The severity of endometriosis is subjective as well – different doctors use different ways of determining that.
While endometriosis does not necessarily mean you will have trouble getting pregnant, they have found a large percentage of women who struggle to get pregnant end up having endometriosis. Because it can really only be diagnosed through surgery, it can be hard to get that diagnosis, especially if you aren’t showing all the typical symptoms.
How Endometriosis can Affect Pregnancy
In general, most people believe that some Endometriosis symptoms can be improved with pregnancy. I felt that with my first two pregnancies.
However, there are some women who will actually experience WORSE symptoms while pregnant, especially during the first trimester.
For those who do see an improvement, it’s typically due to the higher levels of progesterone that are present during pregnancy. The OBGYN office I go to actually often uses progesterone as a treatment for Endometriosis. It is believe that progesterone can help suppress the growth and/or development of new lesions.
Other’s believe it’s because you don’t have a period or ovulate while you are pregnant, which is when many women experience the worse symptoms.
As I mentioned, my symptoms got signfiicantly better while I was pregnant and during breastfeeding. However, my last pregnancy occurred just months after I had my excision surgery, and I believe this caused some of the issues I had during pregnancy.
I had a lot of severe cramping the entire time I was pregnant. It was actually pretty scary, especially since I had a miscarriage a few months earlier. As I talked with other women who were pregnat soon after excision, it seemed to be a pretty common occurrence.
I don’t know if there’s been any research on this, but I am guessing it has to do with the fact that your uterus rapidly expands, which might be hard on a uterus that just had major surgery done to it.
However, from what I’ve read, this might be the reason why some women experience worse symptoms with pregnancy, due to the stretching of scar tissue and current adhesions. Another possible reason is that, along with the increase in progesterone, there’s an increase in estrogen, which is often something that can negatively impact endometriosis and encourage more growth.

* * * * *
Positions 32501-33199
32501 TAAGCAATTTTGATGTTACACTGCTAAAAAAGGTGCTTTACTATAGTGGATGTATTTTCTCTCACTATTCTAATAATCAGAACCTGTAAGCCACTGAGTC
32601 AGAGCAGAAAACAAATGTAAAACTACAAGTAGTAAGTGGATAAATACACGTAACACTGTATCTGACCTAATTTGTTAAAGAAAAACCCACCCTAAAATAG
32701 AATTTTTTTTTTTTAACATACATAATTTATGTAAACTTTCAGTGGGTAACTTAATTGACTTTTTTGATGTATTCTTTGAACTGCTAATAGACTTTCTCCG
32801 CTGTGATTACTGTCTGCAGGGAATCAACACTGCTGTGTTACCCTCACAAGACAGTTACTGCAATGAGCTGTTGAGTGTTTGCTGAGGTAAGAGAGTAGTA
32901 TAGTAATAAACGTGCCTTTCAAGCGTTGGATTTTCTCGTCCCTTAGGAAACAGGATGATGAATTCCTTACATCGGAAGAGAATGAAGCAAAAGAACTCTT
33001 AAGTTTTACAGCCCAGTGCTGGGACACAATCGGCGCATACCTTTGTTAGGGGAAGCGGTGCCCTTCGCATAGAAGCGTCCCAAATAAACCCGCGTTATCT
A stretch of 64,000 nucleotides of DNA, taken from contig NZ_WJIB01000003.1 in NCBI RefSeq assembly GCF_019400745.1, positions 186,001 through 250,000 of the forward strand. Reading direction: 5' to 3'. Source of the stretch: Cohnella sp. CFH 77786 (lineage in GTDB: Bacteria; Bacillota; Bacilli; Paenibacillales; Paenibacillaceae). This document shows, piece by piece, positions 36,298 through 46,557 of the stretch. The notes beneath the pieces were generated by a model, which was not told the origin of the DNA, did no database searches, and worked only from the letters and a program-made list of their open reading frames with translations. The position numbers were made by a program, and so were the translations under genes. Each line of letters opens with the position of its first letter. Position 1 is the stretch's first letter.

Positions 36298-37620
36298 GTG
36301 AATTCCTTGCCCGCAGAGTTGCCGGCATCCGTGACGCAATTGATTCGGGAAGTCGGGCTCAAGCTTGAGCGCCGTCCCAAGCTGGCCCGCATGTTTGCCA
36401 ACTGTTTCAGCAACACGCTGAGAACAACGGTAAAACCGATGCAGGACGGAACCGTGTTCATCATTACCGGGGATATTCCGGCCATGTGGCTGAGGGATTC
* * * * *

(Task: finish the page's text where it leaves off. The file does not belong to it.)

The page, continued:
Women with endometriosis tend to be at a higher risk of:
- Premature birth
- Ectopic Pregnancies
With my first two children, they were born at 39w4d, and 39 weeks right on the dot. My third was spontaneously born three weeks early
Breastfeeding and Endometriosis
Breastfeeding can extend the amount of time a woman has a suppression of her symptoms following pregnancy.
The main reason behind this is because breastfeeding prevents the release of estrogen from the ovaries. This stops ovulation, which in turn stops your period, and it can prevent the growth of endometriosis lesions.
Obviously, once your baby starts sleeping through the night and eating more solids, most women start to see a return of fertility – which, unfortunately, usually means a return of symptoms.
I certainly experience this cycle with all of my kids. When Oliver was about nine months, my symptoms all came back with a vengeance, and that was the start of my persistence in getting a diagnosis. I could hardly function about 75% of the month.
I hope that this was helpful. Pregnancy and endometriosis is certainly a complicated journey, but a diagnosis of endometriosis does not mean you won’t be able to have children. Some women will have trouble, which is why an earlier diagnosis is imperative.
Katie is a Colorado-native, BYU graduated, and most importantly, wife to one and mother to three beautiful boys. She is passionate about sharing her experiences with others – especially about pregnancy, breastfeeding, cooking, and crafts. She is currently training to be a Certified Lactation Educator. She loves spending time with her family and helping others find joy in family life.